Pubdate: Sun, 29 Nov 2015
Source: Sacramento Bee (CA)
Copyright: 2015 The Sacramento Bee
Author: Donald O. Lyman
Note: Dr. Donald O. Lyman is a Sacramento resident and public health 
officer who worked for the state of California for 34 years, most 
recently as division chief of Chronic Disease and Injury Control at 
the California Department of Public Health.


Marijuana Should Not Be Easier for a Minor to Access Than Alcohol

Ballot Measure Includes Strictest Child Safeguards Proposed in Pot Legislation

Measure Would Help Restore Natural Resources, Prevent Unauthorized 
Water Diversion

As the former division chief for preventive medicine at the 
California Department of Public Health, I know that, like alcohol, 
marijuana has potential health consequences for California youths.

Unfortunately, our current legal approach to non-medical marijuana 
use is failing to protect our kids. It is unregulated yet widely 
available without any child protections.

Marijuana should not be easier for a minor to access than a fifth of 
gin. But, as we all know, drug dealers don't check for ID.

That's why I and Michael Sutton, a conservationist and former 
president of the California Fish and Game Commission, recently filed 
a responsible statewide ballot measure to control, regulate and tax 
adult use of marijuana.

We can't protect children from marijuana's unique risks if we don't 
first establish a transparent and tightly regulated system that 
tracks the product from seed to sale, out of public view and secure from kids.

Not only does our measure include the strictest child safeguards ever 
proposed in marijuana legislation anywhere in America, but it would 
also invest unprecedented revenue into proven drug prevention and 
treatment programs for young people. Many will be modeled after 
award-winning tobacco-control programs, which I helped to create and 
oversee for the state.

We include broad bans on marketing to anyone under the age of 21,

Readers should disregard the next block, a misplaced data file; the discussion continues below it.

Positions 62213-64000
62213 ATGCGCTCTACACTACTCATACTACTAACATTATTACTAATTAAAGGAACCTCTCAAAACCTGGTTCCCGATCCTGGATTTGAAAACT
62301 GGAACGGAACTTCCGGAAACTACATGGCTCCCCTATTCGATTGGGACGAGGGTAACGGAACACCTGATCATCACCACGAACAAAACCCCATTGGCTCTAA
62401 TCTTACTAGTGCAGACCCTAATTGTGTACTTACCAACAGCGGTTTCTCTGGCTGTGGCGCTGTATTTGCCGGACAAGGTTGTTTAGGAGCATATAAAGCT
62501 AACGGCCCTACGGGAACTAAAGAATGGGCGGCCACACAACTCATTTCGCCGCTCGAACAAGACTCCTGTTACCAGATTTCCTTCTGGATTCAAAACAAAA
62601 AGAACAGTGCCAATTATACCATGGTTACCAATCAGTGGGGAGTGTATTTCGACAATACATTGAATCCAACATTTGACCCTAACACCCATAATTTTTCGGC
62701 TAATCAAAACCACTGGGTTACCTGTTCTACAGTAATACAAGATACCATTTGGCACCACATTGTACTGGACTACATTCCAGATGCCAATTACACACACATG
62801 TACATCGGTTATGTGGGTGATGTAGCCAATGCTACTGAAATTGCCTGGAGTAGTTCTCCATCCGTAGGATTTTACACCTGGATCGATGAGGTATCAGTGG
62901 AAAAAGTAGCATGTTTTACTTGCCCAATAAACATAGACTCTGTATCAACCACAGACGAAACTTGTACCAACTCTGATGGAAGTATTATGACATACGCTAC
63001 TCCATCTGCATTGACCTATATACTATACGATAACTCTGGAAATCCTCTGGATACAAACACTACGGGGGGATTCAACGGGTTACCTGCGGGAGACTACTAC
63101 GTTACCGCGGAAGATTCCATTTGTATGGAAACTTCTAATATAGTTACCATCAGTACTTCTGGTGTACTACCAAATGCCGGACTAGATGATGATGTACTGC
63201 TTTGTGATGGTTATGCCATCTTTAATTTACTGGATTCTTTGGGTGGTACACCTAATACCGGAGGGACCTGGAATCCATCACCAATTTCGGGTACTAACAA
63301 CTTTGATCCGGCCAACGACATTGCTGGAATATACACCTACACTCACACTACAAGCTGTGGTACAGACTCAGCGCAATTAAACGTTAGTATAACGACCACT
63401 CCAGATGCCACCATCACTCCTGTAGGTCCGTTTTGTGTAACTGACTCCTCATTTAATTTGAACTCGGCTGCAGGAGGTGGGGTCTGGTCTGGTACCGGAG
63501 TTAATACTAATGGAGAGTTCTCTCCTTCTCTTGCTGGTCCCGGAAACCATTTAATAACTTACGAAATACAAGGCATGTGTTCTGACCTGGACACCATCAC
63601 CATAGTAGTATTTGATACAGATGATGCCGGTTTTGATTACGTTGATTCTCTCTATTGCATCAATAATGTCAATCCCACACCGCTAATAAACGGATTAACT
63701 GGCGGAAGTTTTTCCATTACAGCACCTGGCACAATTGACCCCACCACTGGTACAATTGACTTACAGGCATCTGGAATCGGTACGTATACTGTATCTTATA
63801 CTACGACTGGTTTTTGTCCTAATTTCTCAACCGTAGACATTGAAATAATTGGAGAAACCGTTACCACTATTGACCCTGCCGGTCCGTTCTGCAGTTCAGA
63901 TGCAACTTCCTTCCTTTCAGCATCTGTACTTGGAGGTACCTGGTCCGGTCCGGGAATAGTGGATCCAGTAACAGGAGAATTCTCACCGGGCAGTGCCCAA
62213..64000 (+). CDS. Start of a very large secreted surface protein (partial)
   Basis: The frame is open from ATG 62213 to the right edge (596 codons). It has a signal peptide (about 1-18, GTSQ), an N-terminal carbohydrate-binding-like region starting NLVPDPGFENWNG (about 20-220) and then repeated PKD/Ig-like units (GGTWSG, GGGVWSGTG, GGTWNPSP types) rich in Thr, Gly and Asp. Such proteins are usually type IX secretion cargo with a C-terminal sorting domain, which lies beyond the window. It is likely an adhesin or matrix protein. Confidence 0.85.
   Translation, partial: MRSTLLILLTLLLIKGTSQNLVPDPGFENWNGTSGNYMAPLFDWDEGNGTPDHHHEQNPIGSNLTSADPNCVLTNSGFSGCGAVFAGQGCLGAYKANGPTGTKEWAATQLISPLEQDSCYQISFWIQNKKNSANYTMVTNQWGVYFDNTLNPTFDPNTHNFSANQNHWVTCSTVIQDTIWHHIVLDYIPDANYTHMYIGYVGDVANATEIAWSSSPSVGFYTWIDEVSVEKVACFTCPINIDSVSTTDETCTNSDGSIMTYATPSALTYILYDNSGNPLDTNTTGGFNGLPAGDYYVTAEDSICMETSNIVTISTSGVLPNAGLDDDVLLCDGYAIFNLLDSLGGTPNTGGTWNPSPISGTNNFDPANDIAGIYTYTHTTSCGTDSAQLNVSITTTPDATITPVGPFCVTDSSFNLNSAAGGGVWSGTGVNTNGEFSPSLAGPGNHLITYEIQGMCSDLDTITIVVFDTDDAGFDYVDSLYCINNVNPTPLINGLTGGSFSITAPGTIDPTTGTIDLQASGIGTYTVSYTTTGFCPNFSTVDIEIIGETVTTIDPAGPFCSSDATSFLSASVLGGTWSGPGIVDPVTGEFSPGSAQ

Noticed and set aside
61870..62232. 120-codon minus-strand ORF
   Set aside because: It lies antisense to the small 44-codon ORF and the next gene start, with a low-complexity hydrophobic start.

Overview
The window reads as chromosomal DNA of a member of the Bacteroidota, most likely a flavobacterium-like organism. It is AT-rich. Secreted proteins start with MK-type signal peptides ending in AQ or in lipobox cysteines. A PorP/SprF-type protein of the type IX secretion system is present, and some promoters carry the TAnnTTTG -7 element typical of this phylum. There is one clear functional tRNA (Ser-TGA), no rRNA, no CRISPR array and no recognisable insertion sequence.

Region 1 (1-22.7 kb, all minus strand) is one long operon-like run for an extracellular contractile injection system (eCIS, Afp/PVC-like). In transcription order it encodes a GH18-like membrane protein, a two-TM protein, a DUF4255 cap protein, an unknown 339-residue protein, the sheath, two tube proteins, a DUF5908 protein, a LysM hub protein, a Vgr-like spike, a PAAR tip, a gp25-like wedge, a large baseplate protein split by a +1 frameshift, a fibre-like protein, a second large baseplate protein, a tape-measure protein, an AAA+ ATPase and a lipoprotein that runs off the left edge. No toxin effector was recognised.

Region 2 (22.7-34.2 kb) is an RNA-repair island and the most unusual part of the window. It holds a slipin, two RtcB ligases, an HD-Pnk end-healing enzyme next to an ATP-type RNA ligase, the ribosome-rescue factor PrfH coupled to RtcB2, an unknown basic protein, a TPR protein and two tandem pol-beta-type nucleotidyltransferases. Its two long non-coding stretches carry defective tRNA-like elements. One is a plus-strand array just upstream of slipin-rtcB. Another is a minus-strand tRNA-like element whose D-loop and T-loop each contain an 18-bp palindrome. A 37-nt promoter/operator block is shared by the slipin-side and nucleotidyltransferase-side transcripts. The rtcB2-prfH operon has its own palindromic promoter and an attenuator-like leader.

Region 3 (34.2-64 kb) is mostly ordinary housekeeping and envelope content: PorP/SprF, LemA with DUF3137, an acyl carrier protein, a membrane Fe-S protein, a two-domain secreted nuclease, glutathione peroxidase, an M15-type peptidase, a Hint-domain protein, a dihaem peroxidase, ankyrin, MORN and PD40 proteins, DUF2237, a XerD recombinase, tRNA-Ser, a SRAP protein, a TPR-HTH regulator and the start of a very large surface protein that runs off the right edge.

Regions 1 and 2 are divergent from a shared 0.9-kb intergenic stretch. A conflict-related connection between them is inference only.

including no advertisements within 1,000 feet of a school, playground 
or day care center; establish the tough packaging and warning label 
requirements; and maintain strong criminal penalties for anyone 
providing marijuana to a minor.

Our measure will also invest hundreds of millions of dollars into 
state and local law enforcement programs to keep our streets safer 
and keep marijuana out of the hands of criminals and children.

And our measure will help restore our drought-damaged natural 
resources from marijuana cultivation and prevent unauthorized water 
diversion, while funding critical environmental cleanup  provisions 
that earned the praise of respected environmental groups such as the 
Nature Conservancy.

But none of this can occur until we bring California's flourishing 
but currently illicit non-medical marijuana market out of the 
shadows, where it can be controlled and overseen by state regulators, 
law enforcement and local governments.

Unlike the Ohio marijuana measure that was rightfully rejected by 
voters this month, our initiative explicitly discourages corporate 

In fact, it specifically empowers state regulators to deny a license 
to prevent "creation or maintenance of unlawful monopoly power." It 
also gives priority in non-medical marijuana licensing to businesses 
that have complied with the state's medical marijuana laws, and makes 
it easier for small businesses to enter the market.

Our measure adheres to the recommendations of the Lieutenant 
Governor's Blue Ribbon Commission on Marijuana Policy in preserving 
the rights of local communities to decide how and where marijuana 
businesses should operate within their boundaries, if at all.

Lastly, it builds on the same regulatory structure and extends the 
same labor and workplace protections as the bipartisan bills passed 
by our Legislature and signed by Gov. Jerry Brown last month.

Debate continues about the health effects of marijuana, but the 
medical evidence is overwhelming that addiction is relatively low 
compared against alcohol and tobacco. Moderate use of marijuana does 
not pose a personal health risk for healthy adults.

But, for public health experts, the science is just as compelling 
that marijuana can have negative effects on the developing brains and 
bodies of youths.

That is where our focus must lie and why, if we are truly interested 
in protecting our children from the unique risks of marijuana, we 
must pass sensible laws to regulate, control and tax it.

Come this time next year, California voters will be given that chance.
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MAP posted-by: Jay Bergstrom